Peterborough County to explore photo radar on Highway 28 after string of fatal collisions
September 12, 2021 By Canadian Press
Sept. 12, 2021 – Peterborough County staff have been directed to report to council on the feasibility of implementing photo radar along stretches of Highway 28 amid mounting safety concerns brought on by a string of fatal collisions.
“Slow down and put the cameras up,” said Cavan Monaghan Mayor Scott McFadden at a Peterborough County council meeting on Wednesday.
“I don’t know why we’re bashful to put these things up. We’ve got an issue. We can deal with it. Put the cameras up,” continued McFadden, citing the prevalence and effectiveness of speed-tracking cameras throughout the Greater Toronto Area and Durham Region.
Council supported a letter from North Kawartha Township Coun. Colin McLennan to regional supervising coroner Dr. Paul Dungey calling for an inquest into one or more of the fatal collisions near the hamlets of Woodview and Big Cedar.
The 8.8-kilometre stretch between the two communities, known to some locals as “the Highway of Death,” has been the scene of several deadly collisions in recent years. Last month, a senior Stoney Creek couple were killed in a head-on collision near Big Cedar.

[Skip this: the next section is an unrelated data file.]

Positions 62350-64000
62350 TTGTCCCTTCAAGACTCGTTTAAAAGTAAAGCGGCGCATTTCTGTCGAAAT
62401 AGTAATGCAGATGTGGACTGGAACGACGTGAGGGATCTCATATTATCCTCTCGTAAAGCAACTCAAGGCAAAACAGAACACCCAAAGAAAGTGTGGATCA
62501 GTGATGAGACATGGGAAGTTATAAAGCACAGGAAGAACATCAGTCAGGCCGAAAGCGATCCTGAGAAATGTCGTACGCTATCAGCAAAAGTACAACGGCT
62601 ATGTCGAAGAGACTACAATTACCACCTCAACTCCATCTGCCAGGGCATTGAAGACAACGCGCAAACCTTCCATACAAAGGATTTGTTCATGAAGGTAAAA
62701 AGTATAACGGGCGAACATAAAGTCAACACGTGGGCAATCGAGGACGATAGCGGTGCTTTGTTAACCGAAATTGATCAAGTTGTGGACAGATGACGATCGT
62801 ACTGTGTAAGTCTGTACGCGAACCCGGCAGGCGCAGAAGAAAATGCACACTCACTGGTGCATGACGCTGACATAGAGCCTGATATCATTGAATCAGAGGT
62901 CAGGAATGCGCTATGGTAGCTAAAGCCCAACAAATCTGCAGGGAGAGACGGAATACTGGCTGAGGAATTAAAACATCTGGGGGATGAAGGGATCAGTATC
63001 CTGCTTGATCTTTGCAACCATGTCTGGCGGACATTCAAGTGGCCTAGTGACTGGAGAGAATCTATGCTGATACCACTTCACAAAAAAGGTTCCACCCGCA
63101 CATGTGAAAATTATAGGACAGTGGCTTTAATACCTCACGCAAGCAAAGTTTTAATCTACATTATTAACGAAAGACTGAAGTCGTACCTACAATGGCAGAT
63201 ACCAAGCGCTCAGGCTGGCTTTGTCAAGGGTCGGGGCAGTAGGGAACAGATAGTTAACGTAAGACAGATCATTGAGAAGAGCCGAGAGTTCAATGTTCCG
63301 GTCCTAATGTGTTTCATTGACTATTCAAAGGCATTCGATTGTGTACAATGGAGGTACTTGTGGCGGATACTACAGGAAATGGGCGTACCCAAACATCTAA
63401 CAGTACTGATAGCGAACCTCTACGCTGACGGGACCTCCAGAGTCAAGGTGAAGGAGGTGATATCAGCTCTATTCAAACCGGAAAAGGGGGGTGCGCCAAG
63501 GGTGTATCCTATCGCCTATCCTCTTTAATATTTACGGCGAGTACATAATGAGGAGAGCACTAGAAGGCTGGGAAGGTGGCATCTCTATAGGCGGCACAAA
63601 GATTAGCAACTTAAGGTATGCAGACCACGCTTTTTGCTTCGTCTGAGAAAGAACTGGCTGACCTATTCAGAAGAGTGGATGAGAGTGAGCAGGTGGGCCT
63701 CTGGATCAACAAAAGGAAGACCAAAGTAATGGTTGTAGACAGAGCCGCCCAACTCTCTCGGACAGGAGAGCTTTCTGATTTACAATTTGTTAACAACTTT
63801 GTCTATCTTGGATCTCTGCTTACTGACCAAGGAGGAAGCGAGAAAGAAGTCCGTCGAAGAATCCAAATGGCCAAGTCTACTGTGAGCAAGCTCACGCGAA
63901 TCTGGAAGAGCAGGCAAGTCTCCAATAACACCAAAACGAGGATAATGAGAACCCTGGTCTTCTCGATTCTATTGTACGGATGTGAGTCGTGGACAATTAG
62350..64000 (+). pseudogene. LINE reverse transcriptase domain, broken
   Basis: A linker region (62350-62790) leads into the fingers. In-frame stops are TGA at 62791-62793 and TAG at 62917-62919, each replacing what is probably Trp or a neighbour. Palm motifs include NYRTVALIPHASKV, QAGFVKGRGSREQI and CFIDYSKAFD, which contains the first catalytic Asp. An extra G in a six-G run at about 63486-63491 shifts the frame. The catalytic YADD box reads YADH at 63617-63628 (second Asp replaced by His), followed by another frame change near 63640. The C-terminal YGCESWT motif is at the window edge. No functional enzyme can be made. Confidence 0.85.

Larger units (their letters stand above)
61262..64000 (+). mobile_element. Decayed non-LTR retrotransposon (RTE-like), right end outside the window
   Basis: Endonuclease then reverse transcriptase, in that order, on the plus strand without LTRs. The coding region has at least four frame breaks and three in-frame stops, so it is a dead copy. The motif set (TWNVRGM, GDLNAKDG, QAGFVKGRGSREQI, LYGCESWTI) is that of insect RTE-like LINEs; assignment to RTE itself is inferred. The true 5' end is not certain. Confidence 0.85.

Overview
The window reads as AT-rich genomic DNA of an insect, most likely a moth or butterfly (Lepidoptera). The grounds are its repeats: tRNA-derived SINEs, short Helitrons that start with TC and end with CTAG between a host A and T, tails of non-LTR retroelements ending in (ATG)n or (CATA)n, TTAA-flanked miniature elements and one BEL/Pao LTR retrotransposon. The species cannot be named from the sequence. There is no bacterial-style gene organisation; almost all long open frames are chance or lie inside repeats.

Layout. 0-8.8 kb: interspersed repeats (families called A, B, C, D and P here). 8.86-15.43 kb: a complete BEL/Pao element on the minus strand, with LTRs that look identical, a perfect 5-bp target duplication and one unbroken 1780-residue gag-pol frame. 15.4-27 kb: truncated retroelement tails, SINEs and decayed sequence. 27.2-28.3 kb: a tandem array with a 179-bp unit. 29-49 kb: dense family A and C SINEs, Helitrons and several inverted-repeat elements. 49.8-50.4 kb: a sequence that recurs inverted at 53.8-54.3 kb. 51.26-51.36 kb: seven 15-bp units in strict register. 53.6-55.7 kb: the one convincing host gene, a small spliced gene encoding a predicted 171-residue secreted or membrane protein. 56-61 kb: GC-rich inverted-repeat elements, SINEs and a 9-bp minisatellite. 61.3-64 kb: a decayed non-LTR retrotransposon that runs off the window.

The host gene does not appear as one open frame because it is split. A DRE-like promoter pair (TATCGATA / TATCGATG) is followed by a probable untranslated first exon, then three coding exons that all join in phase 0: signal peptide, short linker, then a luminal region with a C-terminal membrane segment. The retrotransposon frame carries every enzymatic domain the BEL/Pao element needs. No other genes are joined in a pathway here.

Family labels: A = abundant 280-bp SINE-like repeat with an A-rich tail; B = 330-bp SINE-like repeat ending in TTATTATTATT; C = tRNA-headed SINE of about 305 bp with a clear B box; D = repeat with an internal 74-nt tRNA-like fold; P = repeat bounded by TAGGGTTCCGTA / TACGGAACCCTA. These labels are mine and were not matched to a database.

The latest fatality has led to an increased debate about solutions.
“Yesterday, the OPP pulled over a stunt driver doing 140 km/h in an 80 km/h zone, literally hundreds of feet from where that most recent fatal accident was,” said North Kawartha Mayor Carolyn Amyotte.
“I know (photo radar) may not be popular with everyone but unless we’re going to hire a whole bunch more cops to be on the road, this is a really good answer.”
Trent Lakes Township Coun. Terry Lambshead said his municipality uses a Black Cat radar system that measures speeds of passing vehicles and is less visible than other photo radar systems.
“We’ve set it up in many different locations in Trent Lakes and you find that there are some people doing 140k/h. Terrifying,” Lambshead said.
Peterborough County Warden and Douro-Dummer Mayor J. Murray Jones said Douro-Dummer Township uses Black Cat radar systems, too.
“We found someone doing 131 km/h on a little township road. This has got to stop. This is insanity. Maybe this can start the conversation a little longer and deeper; something’s gotta be done about this,” Jones said.
“There’s too many idiots out there,” he continued. “I’m sorry, but every road we talk about has got this going on. Every road; whether it’s county, township, province.”
Brendan Burke is a staff reporter at the Examiner, based in Peterborough. His reporting is funded by the Canadian government through its Local Journalism Initiative.
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